This Is How You Winterize Your Garden

There are parts of the U.S. that have already experienced their first frost. (Pacific Northwest, we're looking at you.) But weird weather across the country — hello, climate change! — means it might not be too late for you to get your garden ready for the winter. We consulted master gardener Susan Lemerise on how to prep outdoor spaces for the cold months that we at least expect to come.

1. Find out your zone

North America is divided into 11 climate zones to help gardeners plan and manage their gardens. Find out yours using the USDA Hardiness zone map. Each zone has its official frost date. Of course, the accuracy of zones and frost dates varies. The map, often cited in seed catalogs or plant descriptions, is meant to be used as a general guide.

2. Weed!

By the end of the fall, your garden probably isn't looking so hot. You may have been gung-ho about keeping it well-tended all summer, but come fall we tend to get lazy. If you don't get the weeding grunt work out of the way now, you'll have twice as much to do in the spring. So, get pulling! And be sure to rake up dead leaves as they can suffocate plants when they get damp and heavy.

3. Pull your annuals

You'll want to pull the annual plants that have dried up or browned. Otherwise, you'll be stuck staring at dead plants all winter. If you're lucky, the annuals you pull will drop their seeds and, even though they're not meant to, might grow back in the spring.

4. Cut back your perennials

Hostas, lilies, even mint... all these should get cut back for the winter. Not only does it look neater, but this will help the plants grow back stronger in the spring. You may want to leave some perennials, like black-eyed susans or daisies, because the seedheads are actually quite pretty and attract certain birds, which might perk up a gray winter day.

5. Plant spring bulbs

Winterizing your garden isn't just about putting your garden to bed. It's also about making sure it wakes up pretty in the spring. Plant tulip, daffodil and other spring bulbs while the earth is still soft enough to work. In warmer parts of the country, this can be done until mid-December.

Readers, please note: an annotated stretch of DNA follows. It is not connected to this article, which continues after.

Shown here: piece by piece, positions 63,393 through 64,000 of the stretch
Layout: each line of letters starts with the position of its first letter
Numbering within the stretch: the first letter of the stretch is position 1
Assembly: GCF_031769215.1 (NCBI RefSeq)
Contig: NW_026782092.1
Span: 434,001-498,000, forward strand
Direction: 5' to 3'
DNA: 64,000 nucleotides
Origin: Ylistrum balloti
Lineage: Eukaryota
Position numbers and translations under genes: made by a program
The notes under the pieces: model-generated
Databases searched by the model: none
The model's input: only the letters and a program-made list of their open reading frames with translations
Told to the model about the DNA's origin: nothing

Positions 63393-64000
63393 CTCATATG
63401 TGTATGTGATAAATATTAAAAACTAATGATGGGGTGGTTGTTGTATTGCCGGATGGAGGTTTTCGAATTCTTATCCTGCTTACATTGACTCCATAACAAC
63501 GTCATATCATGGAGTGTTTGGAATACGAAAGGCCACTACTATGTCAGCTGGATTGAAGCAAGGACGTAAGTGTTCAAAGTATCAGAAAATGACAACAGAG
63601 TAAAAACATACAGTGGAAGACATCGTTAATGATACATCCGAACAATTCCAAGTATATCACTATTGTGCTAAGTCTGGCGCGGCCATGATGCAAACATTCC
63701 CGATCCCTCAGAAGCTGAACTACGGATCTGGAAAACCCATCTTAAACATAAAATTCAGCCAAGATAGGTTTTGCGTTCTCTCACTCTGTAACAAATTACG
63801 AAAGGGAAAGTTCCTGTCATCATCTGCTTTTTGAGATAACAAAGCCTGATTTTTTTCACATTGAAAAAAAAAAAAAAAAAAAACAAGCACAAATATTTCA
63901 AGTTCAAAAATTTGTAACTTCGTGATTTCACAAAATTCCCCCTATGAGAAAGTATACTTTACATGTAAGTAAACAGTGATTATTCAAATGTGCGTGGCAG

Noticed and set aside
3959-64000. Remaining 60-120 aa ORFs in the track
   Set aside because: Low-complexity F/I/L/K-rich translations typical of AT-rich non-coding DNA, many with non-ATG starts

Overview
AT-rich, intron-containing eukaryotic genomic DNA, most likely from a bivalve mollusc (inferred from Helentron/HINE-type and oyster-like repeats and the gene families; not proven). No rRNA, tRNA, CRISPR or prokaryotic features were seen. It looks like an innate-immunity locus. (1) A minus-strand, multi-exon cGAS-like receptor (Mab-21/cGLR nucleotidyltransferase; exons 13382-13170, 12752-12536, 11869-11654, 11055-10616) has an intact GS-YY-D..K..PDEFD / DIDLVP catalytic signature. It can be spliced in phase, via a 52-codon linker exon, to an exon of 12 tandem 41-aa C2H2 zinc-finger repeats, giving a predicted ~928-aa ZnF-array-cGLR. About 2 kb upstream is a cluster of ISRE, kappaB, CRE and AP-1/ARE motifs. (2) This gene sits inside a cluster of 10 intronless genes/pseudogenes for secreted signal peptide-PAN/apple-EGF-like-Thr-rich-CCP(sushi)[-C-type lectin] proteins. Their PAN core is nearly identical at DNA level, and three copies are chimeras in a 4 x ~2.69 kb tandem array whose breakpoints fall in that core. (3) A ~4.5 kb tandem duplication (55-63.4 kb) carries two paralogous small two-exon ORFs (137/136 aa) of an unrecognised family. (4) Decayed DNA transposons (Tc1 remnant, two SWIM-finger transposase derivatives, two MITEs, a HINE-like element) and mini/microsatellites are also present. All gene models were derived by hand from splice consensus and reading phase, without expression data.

6. Mulch

If you live in a place where the ground freezes, lay down a layer of mulch over your flower bed to stop plants from eating during the cold months. It also keeps the earth from getting too cold or drying out. If you've weeded, just leave the weeds in the flower bed to decompose. Your local park might offer free Christmas tree mulching, so you can also save this for early January if your area doesn't freeze until then.

7. Leave a couple tomatoes in the bed

They may be annuals, but you might be surprised to find that if you leave a couple tomatoes that have dropped on the ground, their seeds might take root and you could end up with additional plants next season.

8. Bring in some of your favorites

Amaryllises are an example of a plant that you can pot and bring into the house. Just let it die out after the summer, pot it and cut it back, and it might bloom by the holidays. Susan recommends trying it with any of your favorite flowering plants or herbs: it's worth a try. You'll need to have the right amount of light and warmth in your home to succeed.

9. Don't ignore your evergreens

They're hearty and wintry, so you might think they can handle themselves in the cold. But you should make sure your evergreens get plenty of water so that their leaves and needles don't get too brittle. Some people wrap them in burlap to protect them from snow. But then you can't see them, can you.

10. Consult a master gardener for help

Universities around the country feature gardening extension programs that act as education and support networks for home gardeners. Through the program, local gardeners can get certified to become master gardeners. These folks are excellent sources of gardening tips and advice. A number of extension programs have telephone hotlines so you can pick a master gardener's brain directly.

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